Under lightly overcast skies this morning, we were escorted by dolphins as we approached the Skelligs, the ‘twin’ islands of Greater Skellig (Skellig Michael) and Lesser Skellig. Skellig Michael has the remains of a sixth century Christian monastery with strange beehive-shaped structures. This is a UNESCO World Heritage Site.
While Skellig Michael has many nesting seabirds, it is the little brother, Little Skellig, that looks like a major seabird nesting site, as the island is frosted with guano. Little Skellig has the second largest gannet colony in the world. There are also huge numbers of black-legged kittiwakes, common murres, and razorbills, as well as the colorful Atlantic puffins. There are birds on the cliffs, in the air, and on the water. And the noise…the birds are calling, screaming, scolding, and perhaps swearing too. A lively scene all in all.
Back on the Irish mainland for lunch, we arrive at a beautiful bay, or harbor if you will, and the town of Dingle. Several options are available this afternoon: a countryside walk that ends at a pub once owned by Tom Crean, the famous Antarctic explorer and companion of Sir Ernest Shackleton; a brewery tasting tour; or an easy walk down the coast to a lighthouse. I am on the lighthouse walk, and I am happy as an easy walk means lots of time to look around and take pictures. The beautiful rock walls alone provide a wonderful garden for colorful plants and lichens. At the end of the walk, back in town, we are treated to ice cream from a local shop! I find the shop by following the trail of ice cream eaters.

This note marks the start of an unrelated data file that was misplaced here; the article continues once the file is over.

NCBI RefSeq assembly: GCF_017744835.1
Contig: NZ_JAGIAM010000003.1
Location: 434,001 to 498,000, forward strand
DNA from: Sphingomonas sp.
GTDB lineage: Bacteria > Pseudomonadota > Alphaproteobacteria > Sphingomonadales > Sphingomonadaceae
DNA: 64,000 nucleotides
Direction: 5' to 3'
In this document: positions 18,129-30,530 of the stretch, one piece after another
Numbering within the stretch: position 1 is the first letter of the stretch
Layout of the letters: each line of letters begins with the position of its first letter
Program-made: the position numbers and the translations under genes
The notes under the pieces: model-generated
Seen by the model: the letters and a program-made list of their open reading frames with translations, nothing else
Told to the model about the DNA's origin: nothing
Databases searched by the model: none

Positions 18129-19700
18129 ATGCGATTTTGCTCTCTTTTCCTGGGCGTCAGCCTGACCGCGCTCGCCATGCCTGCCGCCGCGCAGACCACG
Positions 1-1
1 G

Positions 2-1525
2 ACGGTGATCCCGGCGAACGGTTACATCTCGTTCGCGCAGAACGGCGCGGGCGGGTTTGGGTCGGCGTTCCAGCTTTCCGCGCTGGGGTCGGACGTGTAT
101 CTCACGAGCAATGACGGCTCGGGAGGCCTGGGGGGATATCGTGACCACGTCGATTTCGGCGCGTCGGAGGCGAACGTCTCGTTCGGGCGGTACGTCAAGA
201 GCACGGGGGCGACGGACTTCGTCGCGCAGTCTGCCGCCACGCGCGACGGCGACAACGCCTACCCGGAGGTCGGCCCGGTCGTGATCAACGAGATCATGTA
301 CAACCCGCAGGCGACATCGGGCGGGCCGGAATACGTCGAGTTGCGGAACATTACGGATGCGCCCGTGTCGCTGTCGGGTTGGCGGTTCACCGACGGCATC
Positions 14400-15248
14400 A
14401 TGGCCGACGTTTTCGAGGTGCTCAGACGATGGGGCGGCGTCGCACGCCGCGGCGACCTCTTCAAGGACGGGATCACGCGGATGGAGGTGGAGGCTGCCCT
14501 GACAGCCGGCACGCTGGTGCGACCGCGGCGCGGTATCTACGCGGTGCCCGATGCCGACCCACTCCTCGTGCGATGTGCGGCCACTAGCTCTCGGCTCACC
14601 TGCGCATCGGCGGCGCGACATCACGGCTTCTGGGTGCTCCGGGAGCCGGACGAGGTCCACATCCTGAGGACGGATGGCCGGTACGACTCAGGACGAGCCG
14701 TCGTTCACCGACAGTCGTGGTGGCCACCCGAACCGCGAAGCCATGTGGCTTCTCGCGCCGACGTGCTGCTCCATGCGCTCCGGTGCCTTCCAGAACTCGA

And the day is not over yet. Before dinner there is live music on the sun deck and a whiskey tasting in the Lounge from a distillery in Dingle. At this point, the brewery tour folks are looking pretty pleased. They have had their barley both fermented and distilled, and I detect a bit of brogue in their conversation!
Photo caption and photographer: The skelligs. Photo by Jeff Mauritzen